As a broad framework for collaboration South South Cooperation offers us the scope to cooperate in the political, economic, social, cultural, environmental and technical fields to collectively tackle our development challenges. As a manifestation of solidarity among peoples and countries of the South South Cooperation should be used to contribute to our national well-being, national and collective self-reliance and the attainment of internationally agreed development goals, including the Millennium Development Goals.
Our engagement with the EU on these and other matters should be based on the principles of equality, non-conditionality, non-interference and mutual benefit. We should approach the climate change talks with the same unity of purpose. While we welcome the outcomes of Warsaw, we should call on the international community to commit to limiting global temperature rise to below 2 degrees Celsius in a legal instrument, and agree to a common global goal on adaptation as a way to recognise that, despite its local and context specific needs, adaptation is a global responsibility. The Convention principle of equity and common but differentiated responsibility and respective capabilities (CBDR&RC) should be reflected in the individual commitments taken by Parties.
Mr. Chairman, the fundamental changes in the EU's collective attitude towards the ACP Group as a post-colonial concept pose further challenges to our group. There are growing indications that the EU is in the process of adapting its relations with the developing world and that an important element will be to push for radical institutional changes. In this context, it is likely that the EU will seek a more functional relationship with the developing world based on the changing global configuration. A new slimmer institutional arrangement is likely when the Cotonou Agreement expires in 2020 to replace the present broad ACP association.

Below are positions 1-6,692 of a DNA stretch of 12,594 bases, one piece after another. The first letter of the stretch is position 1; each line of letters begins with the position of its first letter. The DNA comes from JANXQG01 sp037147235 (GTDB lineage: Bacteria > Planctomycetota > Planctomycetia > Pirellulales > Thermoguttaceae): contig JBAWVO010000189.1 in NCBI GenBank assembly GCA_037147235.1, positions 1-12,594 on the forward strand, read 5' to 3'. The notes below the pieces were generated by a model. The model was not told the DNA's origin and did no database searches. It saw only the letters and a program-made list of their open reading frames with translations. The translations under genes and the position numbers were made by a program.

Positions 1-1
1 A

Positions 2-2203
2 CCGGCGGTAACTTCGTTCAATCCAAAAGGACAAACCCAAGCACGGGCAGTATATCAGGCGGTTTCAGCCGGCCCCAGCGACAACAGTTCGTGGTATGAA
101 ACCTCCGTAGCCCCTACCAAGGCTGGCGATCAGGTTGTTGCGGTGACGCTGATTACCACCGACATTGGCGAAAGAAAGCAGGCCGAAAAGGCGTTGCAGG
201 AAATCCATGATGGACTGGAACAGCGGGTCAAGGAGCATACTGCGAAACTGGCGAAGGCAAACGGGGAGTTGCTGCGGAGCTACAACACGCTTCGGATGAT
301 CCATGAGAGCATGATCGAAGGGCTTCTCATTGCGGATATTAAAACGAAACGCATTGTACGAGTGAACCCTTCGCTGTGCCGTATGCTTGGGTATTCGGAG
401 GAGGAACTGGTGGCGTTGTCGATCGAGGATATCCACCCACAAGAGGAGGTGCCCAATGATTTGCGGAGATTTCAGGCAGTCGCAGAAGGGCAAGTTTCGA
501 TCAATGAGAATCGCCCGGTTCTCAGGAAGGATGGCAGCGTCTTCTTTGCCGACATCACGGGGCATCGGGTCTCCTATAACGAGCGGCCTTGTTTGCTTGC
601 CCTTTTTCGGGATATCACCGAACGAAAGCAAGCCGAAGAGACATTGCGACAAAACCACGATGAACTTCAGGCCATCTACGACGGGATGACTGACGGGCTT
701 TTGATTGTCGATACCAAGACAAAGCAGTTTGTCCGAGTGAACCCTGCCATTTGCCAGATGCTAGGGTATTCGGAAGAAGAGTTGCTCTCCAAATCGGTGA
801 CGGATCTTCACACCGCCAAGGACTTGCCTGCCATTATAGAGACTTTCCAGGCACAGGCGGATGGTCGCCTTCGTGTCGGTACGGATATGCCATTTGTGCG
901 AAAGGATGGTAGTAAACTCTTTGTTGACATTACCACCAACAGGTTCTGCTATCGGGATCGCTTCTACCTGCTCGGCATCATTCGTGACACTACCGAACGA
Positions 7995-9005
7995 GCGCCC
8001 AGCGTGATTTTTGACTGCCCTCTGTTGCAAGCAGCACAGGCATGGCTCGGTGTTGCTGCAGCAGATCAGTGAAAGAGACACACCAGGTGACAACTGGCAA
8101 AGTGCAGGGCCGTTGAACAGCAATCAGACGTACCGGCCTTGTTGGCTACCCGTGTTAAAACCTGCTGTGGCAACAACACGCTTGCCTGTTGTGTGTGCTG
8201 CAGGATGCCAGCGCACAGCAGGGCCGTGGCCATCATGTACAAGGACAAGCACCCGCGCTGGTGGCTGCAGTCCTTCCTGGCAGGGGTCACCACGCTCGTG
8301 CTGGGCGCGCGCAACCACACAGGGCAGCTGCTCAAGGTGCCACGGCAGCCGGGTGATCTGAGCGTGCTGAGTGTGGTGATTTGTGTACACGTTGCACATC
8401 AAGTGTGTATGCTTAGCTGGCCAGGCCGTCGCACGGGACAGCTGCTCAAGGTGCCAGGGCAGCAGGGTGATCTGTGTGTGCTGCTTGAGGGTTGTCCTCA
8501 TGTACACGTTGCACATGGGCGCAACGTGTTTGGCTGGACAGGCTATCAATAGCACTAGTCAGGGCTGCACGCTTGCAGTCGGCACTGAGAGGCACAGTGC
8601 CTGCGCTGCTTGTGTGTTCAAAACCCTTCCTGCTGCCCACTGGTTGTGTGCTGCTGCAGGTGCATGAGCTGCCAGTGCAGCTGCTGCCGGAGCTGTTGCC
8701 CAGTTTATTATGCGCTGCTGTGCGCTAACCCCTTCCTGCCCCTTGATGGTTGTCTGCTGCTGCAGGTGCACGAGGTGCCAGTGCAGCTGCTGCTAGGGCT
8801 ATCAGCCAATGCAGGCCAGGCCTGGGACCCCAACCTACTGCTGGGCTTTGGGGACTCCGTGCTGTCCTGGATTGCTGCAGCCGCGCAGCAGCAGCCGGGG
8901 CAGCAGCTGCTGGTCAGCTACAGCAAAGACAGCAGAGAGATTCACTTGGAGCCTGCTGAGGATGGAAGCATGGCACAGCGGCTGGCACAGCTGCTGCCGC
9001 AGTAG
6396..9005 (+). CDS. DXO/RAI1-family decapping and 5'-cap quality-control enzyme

As proposed by the Working Group on Future Perspectives, the ACP group will therefore have to reinvent and reposition itself taking into consideration the dynamics in the EU as well as the new global realities characterised by the diffusion of global power and increased multipolarity. Whilst the ACP should continue its relations with the EU, it should at the same time explore new lateral partnerships.
While aid in the form of the EDF is welcome and should continue in the foreseeable future, it should be viewed as a means to an end and not an end in itself. I have no doubt that if President Mandela were alive he would have propagated self-reliance, interdependence and partnership in the spirit of Bandung and Georgetown. In this day and age, we can no longer perpetuate colonial and post colonial modes of production and consumption, where ACP countries are merely suppliers of raw materials and commodities to the metropole. This should change. We should focus on building our productive capacity so that we beneficiate, we add value to our raw materials and commodities. It is only in this way that we can reclaim our independence and restore dignity to our people.
Mr. Chairman, as we are no doubt aware by now, it is inevitable that ACP-EU relations will be based on a fundamentally different template than the erstwhile donor-recipient model. Whilst it would be suicidal to simply curtail, this should be de-emphasised as part of the gradual process of doing away with 'donor dependence', thus extricating ACP states from the abyss of dependency.
We should maintain our unity as a group that speaks with one voice, able to secure vital concessions in our relations with the EU. From a bargaining perspective, the ACP platform is extremely important as it provides us a collective base and numerical strength which to engage the EU and other partners on critical matters of concern.
Mr. Chairman, we thank you most profoundly for having dedicated this session in honour of the memory of the late President Mandela, and we would like to take this opportunity to renew our conviction to the principles and goals that bind us together and pledge ourselves to work tirelessly for the unity and solidarity of the group.
Long live the ACP Group!
Long live the spirit of Madiba!
I thank you for your attention.